In times of war, belligerent countries can be contrasted with neutral countries and non-belligerents. However, the application of the laws of war to neutral countries and the responsibilities of belligerents are not affected by any distinction between neutral countries, neutral powers or non-belligerents. A non-belligerent may nevertheless risk being considered a belligerent if it aids or supports a belligerent in a way proscribed by neutral countries.
An interesting use of the term arose during the American Civil War, when the Confederate States of America, though not recognized as a sovereign state, was recognized as a belligerent power, and thus Confederate warships were given the same rights as United States warships in foreign ports.
Belligerency is a term used in international law to indicate the status of two or more entities, generally sovereign states, being engaged in a war. Wars are often fought with one or both parties to a conflict invoking the right to self defence under Article 51 of the United Nations Charter, (As did the United Kingdom in 1982 before the start of the Falklands War) or under the auspices of a United Nations Security Council resolution (such as the United Nations Security Council Resolution 678 which gave legal authorization for the Gulf War).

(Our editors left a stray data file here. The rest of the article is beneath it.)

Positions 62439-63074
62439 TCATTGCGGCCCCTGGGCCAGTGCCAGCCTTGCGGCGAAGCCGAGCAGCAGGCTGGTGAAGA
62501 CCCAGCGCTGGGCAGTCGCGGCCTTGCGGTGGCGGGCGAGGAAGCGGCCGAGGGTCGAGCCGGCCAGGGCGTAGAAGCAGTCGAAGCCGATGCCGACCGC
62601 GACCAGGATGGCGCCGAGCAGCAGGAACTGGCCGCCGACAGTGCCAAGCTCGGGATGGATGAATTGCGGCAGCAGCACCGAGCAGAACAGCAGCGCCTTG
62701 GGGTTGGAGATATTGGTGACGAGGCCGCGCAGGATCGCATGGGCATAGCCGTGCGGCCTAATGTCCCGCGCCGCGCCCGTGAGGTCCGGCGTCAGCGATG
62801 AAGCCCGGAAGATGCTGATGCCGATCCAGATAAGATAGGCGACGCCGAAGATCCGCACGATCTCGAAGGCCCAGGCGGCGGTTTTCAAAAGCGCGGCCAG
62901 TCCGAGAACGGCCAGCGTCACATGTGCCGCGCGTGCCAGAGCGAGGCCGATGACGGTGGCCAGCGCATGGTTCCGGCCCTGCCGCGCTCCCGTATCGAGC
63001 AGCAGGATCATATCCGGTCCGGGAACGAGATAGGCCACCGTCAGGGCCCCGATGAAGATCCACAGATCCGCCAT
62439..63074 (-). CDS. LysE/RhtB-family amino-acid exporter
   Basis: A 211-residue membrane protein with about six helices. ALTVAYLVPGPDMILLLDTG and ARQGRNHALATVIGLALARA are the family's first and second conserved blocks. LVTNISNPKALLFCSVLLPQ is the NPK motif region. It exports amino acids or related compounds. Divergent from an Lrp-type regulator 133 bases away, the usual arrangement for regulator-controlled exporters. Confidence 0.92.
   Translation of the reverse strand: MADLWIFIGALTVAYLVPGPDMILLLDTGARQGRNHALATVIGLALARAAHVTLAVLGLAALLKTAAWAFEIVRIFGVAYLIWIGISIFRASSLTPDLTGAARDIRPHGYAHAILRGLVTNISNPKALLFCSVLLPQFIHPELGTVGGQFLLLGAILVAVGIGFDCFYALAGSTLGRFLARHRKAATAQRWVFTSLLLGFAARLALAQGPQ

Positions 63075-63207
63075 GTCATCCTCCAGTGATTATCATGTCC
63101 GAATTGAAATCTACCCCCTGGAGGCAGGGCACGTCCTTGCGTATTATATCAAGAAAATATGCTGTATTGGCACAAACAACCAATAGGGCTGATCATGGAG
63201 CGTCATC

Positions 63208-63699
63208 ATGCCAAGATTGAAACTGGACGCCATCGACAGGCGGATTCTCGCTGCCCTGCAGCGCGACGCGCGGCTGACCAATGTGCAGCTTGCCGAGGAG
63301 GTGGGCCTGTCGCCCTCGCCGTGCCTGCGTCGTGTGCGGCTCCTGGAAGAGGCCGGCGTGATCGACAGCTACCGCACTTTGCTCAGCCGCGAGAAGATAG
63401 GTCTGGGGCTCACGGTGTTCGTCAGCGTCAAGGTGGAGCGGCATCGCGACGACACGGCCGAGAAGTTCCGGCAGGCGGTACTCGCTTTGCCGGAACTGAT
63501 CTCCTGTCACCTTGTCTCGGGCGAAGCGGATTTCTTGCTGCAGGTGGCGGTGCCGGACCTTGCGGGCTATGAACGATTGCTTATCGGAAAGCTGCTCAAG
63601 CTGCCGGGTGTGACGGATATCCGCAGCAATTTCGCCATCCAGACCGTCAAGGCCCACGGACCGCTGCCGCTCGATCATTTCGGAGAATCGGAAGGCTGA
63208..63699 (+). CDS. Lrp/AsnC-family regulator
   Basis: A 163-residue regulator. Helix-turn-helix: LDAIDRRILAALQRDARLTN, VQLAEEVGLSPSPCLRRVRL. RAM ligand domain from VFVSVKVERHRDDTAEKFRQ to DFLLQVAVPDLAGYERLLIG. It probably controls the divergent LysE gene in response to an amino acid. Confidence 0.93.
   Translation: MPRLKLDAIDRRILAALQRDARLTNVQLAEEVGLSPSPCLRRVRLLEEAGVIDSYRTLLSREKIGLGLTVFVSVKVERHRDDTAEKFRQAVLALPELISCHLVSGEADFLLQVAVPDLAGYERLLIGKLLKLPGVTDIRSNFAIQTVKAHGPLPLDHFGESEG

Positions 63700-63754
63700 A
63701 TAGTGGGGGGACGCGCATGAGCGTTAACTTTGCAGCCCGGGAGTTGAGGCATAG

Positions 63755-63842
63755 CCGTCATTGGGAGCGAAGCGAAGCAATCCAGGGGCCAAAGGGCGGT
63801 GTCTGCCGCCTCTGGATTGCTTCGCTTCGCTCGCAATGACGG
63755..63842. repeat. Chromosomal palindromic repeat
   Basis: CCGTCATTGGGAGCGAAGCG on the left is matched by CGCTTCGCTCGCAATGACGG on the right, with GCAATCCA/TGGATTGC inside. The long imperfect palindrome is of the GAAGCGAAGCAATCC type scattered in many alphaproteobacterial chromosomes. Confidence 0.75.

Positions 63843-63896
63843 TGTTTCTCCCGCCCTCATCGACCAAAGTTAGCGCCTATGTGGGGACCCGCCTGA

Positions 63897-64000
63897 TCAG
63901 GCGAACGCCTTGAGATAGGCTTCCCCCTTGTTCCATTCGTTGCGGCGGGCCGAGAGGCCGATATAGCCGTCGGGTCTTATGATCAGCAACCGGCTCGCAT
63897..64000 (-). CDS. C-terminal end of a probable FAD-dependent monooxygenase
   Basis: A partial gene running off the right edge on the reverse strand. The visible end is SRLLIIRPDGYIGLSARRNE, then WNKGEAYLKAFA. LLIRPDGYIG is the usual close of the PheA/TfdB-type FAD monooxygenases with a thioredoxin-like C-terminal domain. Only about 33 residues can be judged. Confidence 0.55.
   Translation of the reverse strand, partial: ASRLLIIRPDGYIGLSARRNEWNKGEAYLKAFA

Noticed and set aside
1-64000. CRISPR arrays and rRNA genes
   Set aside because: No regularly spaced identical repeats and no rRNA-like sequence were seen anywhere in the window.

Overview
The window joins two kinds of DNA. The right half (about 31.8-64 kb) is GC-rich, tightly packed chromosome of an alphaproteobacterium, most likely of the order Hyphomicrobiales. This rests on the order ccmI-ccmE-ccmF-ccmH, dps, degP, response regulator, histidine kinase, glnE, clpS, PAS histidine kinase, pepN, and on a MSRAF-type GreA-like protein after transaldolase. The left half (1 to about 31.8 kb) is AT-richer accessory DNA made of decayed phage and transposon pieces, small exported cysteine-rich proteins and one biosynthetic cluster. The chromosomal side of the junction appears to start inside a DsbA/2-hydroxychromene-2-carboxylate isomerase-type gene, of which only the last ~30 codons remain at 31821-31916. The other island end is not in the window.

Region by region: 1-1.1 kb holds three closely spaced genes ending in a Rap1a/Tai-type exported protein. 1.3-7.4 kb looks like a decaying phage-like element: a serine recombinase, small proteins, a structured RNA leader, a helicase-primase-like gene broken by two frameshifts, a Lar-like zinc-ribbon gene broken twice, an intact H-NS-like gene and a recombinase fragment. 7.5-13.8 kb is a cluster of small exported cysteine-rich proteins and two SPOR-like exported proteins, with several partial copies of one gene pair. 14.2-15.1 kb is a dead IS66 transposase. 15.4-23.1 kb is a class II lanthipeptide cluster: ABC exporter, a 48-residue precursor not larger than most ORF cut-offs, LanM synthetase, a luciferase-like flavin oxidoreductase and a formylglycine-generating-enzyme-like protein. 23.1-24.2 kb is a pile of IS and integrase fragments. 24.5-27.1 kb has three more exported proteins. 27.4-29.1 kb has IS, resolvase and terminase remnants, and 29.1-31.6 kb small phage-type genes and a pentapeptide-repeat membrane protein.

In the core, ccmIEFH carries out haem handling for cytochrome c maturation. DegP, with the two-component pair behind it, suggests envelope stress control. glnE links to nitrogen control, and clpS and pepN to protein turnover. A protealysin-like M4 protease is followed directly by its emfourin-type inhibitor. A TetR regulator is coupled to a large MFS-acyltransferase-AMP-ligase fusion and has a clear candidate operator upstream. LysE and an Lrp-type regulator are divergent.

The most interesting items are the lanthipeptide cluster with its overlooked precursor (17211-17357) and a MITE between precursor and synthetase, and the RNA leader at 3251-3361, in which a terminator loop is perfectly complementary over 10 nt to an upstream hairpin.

A state of belligerency may also exist between one or more sovereign states on one side, and rebel forces, if such rebel forces are recognised as belligerents. If there is a rebellion against an constituted authority (for example an authority recognised as such by the United Nations) and those taking part in the rebellion are not recognised as belligerents then the rebellion is an insurgency.
Since the beginning of the crystallization of various concepts of international law, also called the law of nations, the concept of belligerency and the rights and duties of belligerent nations have continued to evolve and become codified. In the modern context, a number of regulations relating to belligerency were annexed to the Hague Convention of 29th July 1899, pertaining to the laws and customs of war. The Convention contained a specific section named Belligerents which was divided into three chapters, dealing respectively with the following:
Once the status of belligerency is established between two or more states, their relations are determined and governed by the laws of war.